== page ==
But just a few days earlier, there was another Fresno crime captured on video, both violent and in theory fueled by racial animus, or at least more deserving of a FBI second look at such a possible catalyst. At a local municipal bus stop an elderly man with a walker bravely protested that a large youth was bullying a smaller teen. The video captures the thug in response yelling at the defender, then striking the man to the pavement. The latter hit his head on his walker and momentarily lost consciousness.

The attacker was a large, rather young African-American; the victim a 62-year-old white man. What followed was no police hectoring. No lectures about the safety of the city’s bus stops. No police chief warnings about interracial tensions. No brazen hate crime sermons about the hale and young attacking the elderly or disabled. Indeed the police initially did not even consider the attack a crime, but rather a “fall.” Only a chance bystander’s video of the incident led to a reinvestigation and the suspected perpetrator’s arrest.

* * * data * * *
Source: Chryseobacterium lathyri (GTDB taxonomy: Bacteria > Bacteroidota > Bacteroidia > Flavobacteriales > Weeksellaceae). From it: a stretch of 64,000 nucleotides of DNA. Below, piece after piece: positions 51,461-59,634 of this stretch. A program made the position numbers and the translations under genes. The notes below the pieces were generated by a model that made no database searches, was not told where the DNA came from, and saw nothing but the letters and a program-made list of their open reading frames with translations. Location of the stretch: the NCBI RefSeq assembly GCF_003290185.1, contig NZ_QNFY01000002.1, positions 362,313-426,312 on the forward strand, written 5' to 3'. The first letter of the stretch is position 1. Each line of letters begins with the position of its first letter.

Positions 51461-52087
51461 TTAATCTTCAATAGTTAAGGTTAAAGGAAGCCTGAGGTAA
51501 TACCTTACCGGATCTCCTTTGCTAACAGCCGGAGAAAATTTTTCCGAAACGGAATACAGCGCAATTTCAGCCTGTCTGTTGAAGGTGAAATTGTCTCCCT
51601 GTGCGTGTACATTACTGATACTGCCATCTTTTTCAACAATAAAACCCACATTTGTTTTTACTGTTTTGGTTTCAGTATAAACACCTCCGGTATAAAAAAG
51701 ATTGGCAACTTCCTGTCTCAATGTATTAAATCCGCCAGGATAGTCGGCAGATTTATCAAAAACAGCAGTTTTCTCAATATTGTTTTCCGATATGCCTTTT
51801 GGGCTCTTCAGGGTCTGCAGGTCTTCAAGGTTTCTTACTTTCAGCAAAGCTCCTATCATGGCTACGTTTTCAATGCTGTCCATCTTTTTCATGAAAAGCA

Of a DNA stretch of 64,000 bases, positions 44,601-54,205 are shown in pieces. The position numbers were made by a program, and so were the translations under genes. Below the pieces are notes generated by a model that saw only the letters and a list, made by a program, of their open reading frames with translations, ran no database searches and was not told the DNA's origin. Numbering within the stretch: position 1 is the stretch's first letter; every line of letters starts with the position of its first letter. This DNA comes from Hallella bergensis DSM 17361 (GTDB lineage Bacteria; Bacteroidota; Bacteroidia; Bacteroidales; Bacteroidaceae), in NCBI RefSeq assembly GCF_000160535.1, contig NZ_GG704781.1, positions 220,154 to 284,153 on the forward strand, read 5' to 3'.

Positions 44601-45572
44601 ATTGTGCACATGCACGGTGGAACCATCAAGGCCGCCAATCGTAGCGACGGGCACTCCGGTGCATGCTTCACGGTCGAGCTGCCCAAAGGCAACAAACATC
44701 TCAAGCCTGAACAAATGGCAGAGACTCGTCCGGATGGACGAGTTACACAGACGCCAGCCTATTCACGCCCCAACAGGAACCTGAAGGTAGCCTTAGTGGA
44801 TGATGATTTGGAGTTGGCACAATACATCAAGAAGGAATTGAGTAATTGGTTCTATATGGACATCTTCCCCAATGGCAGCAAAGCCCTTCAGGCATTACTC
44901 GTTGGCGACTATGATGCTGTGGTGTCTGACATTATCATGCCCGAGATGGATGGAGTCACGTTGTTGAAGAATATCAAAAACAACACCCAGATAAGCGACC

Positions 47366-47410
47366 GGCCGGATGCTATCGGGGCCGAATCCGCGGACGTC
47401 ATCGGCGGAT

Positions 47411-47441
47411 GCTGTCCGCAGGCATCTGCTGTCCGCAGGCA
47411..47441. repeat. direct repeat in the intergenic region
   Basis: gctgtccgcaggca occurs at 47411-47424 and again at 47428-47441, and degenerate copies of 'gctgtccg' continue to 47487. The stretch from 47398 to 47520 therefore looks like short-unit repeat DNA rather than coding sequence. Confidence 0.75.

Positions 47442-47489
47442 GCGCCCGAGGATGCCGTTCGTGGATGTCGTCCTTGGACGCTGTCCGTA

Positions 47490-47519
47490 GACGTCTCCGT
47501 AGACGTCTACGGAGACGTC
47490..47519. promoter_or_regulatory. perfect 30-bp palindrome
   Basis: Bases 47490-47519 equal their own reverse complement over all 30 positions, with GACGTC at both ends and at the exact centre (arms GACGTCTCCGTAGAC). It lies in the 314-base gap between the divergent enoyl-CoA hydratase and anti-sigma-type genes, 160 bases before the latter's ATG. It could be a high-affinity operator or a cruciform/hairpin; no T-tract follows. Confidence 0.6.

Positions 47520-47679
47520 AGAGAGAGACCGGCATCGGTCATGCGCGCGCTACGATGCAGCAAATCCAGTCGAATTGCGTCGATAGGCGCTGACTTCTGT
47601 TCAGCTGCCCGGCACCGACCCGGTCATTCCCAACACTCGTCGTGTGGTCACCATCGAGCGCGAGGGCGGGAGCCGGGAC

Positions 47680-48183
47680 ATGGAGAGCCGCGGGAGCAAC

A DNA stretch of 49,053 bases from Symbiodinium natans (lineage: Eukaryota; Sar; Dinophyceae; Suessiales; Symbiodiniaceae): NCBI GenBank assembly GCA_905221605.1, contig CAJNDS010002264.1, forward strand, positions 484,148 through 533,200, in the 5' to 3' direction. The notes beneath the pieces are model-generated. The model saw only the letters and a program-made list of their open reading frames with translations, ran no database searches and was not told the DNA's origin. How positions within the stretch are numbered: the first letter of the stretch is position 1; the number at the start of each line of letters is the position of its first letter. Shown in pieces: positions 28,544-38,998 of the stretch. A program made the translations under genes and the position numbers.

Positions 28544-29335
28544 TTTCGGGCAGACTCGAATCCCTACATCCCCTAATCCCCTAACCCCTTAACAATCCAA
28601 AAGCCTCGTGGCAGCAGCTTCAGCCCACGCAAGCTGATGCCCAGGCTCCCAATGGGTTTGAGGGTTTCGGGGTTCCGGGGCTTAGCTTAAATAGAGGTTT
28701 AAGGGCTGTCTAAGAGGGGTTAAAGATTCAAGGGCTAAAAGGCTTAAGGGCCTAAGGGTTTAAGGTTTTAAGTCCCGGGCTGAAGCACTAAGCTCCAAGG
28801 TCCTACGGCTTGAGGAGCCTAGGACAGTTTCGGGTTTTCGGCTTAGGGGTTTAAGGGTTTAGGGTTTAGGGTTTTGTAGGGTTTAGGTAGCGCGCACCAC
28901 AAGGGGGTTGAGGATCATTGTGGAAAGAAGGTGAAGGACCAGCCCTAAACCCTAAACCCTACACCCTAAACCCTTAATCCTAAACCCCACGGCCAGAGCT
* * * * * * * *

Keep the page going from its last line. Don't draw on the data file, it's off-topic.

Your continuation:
Unlike the city’s failed effort to turn the Islamic center vandalism into a teachable moment, this really was a teachable moment, perhaps in two unfortunate regards. One, heroism is rendered foolish. So far no one in the city has stepped forward to congratulate a disabled senior’s heroic (and apparently successful) efforts to divert the bullying of teenager onto his own person. His only reward was to have been knocked out by the attacker, and the crime initially not considered a crime, but his injuries due supposedly to his own clumsiness.  Second, the disabled victim is lucky he was not armed. Had he pulled out a legal, concealed weapon when the bully approached him to attack, and fired in self-defense, we would have another Trayvon Martin hate crime, and charges that a climate of racial intolerance had led to the death of another unarmed African-American. In comparison to all that, a head injury is apparently preferable.